Active Sound Fields occur when the sound pressure and the particle velocity are in phase and all the acoustic energy is transmitted, none is stored and the sound intensity = sound pressure x particle velocity.
Critical Distance in acoustics, is the distance from the sound source where the direct sound level and the reverberant sound level are equal, also known as the direct sound distance.
Diffuse Sound Field is the region in a room where the sound pressure level is uniform i.e. the reflected sound dominates, as opposed to the region close to a noise source where the direct sound dominates.
Diffuse Field Distance IEC 801-31-17, that distance from the acoustic centre of a sound source at which the mean-square sound pressure of the direct sound, in a specified direction, is equal to the mean-square sound pressure of the reverberant sound in the room containing the source
Diffuse Field Sensitivity IEC 801-25-65, of an electroacoustic transducer for sound reception, at a specified location, for a specified frequency, quotient of the root mean square open circuit output voltage due to sound waves arriving more or less simultaneously with equal probability from all directions, by the root mean square sound pressure at that location due to the same sound waves but in the absence of the electroacoustic transducer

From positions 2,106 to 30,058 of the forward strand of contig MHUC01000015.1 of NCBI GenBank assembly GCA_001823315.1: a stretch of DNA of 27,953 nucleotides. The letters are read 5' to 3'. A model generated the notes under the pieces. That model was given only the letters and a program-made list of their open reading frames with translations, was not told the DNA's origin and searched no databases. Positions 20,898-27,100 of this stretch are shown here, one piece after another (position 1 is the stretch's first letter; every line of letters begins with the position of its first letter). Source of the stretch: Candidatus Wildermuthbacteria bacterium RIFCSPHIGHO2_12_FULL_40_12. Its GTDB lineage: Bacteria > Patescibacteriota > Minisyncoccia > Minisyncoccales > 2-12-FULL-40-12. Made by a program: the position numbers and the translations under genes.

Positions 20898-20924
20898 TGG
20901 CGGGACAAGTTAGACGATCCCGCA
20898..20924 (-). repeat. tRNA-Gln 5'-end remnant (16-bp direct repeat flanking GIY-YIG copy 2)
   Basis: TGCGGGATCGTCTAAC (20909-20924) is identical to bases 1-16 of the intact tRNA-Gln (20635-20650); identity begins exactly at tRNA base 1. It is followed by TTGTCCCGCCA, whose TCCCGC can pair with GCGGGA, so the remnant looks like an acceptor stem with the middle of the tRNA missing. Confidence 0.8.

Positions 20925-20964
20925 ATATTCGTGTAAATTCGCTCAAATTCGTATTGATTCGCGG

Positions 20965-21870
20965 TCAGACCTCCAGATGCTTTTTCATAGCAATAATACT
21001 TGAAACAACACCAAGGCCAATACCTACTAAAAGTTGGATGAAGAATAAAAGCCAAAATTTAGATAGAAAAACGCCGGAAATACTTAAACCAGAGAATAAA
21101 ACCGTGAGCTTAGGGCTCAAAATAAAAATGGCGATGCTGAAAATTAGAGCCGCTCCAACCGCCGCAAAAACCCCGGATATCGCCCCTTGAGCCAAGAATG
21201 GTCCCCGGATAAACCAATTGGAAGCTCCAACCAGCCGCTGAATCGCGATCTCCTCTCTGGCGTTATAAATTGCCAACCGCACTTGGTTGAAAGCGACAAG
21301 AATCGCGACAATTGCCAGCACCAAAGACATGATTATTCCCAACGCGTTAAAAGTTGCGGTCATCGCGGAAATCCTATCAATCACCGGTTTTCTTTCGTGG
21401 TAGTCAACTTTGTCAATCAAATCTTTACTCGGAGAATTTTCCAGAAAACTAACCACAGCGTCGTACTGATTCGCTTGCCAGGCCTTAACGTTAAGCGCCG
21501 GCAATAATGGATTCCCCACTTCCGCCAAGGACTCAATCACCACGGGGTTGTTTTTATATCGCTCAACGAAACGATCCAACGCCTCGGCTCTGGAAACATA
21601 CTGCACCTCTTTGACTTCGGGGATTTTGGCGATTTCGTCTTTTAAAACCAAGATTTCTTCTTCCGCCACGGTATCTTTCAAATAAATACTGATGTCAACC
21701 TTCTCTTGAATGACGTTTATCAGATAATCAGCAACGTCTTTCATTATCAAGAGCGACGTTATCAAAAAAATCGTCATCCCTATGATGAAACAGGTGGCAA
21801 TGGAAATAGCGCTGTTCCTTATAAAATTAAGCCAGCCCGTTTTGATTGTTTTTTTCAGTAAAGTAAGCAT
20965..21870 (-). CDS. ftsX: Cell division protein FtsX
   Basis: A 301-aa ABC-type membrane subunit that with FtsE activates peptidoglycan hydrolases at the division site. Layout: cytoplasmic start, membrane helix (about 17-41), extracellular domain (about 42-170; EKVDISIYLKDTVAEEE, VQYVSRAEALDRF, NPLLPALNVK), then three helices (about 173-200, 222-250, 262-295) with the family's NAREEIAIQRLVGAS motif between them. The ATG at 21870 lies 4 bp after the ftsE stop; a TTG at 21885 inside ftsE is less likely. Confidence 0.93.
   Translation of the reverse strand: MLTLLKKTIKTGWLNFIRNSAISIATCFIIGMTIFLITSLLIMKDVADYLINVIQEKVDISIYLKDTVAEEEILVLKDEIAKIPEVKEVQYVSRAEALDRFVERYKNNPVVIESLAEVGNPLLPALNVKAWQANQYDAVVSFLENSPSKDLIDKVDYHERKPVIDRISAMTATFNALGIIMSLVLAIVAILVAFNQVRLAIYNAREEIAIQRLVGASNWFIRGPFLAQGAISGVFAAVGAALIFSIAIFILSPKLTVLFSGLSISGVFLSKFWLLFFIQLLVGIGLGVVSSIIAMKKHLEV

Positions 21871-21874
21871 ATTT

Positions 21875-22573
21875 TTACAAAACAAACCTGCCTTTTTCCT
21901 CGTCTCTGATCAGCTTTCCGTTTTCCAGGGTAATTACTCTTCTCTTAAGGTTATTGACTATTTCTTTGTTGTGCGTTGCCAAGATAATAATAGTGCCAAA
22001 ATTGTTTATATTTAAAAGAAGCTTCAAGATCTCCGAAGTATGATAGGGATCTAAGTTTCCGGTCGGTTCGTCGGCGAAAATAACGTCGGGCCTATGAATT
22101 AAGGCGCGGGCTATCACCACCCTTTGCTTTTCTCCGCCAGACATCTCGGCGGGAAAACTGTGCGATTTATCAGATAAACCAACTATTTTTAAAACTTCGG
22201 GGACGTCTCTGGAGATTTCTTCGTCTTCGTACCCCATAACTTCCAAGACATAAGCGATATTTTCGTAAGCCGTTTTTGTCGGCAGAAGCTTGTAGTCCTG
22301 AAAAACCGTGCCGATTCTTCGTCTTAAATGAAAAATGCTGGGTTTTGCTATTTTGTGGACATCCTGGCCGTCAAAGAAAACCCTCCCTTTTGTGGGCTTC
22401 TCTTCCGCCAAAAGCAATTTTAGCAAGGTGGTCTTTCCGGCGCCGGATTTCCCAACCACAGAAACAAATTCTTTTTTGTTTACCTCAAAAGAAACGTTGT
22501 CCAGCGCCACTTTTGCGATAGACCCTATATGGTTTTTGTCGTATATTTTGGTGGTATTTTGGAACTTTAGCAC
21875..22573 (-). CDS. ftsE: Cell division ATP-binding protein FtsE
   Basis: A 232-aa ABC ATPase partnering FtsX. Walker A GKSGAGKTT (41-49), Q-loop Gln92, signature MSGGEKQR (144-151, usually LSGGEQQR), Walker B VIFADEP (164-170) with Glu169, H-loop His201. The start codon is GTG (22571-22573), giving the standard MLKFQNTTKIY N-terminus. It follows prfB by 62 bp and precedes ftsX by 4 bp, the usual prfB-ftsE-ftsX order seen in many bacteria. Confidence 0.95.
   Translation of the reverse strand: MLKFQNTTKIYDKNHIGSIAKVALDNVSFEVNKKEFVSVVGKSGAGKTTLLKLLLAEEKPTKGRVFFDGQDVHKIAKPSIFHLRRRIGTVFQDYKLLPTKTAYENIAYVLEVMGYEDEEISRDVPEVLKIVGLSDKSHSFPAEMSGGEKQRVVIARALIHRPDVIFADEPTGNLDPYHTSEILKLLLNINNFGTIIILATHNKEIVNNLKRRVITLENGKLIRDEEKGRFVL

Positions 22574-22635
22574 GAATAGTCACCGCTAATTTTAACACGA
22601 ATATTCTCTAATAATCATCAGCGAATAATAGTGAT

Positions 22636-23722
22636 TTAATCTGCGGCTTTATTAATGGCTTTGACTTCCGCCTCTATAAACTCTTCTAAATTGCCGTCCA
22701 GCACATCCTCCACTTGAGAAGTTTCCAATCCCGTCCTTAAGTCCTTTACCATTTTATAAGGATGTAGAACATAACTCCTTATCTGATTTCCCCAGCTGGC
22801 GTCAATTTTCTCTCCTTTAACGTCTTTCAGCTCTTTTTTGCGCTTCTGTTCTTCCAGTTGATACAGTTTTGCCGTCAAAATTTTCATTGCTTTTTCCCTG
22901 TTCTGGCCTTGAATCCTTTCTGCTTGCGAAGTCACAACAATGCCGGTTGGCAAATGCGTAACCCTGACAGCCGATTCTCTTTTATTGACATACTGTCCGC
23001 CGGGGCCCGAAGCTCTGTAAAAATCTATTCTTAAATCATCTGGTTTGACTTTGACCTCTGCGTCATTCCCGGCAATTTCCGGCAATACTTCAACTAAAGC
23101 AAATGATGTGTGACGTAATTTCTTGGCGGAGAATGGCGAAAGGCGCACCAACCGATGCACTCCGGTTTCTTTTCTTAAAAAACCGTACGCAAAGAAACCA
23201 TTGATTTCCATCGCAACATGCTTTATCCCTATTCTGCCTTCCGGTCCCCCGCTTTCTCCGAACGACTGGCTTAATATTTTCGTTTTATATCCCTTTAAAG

Direct Sound Field is the region in which the sound measured can be attributed to the source alone without reflections. Early reflections that reach the listener within 50 ms integrate with the direct sound and can improve speech clarity. Later reflections may have a negative effect on speech clarity
Far Sound Field is the region some distance from the sound source, where the sound level obeys the inverse square law i.e. the sound level decreases by 6 dB for each doubling of the distance from the source. Also, in this region the sound particle velocity is in phase with the sound pressure.
Free Field Level is the sound pressure level, away from reflecting surfaces
Measurements made 1.2 m to 1.5 m above the ground and at least 3.5 m away from other reflecting surfaces are usually regarded as free-field
Free Field Room IEC 801-31-18, room whose boundaries absorb substantially all the sound incident thereon, thereby affording free-field conditions
See also anechoic chamber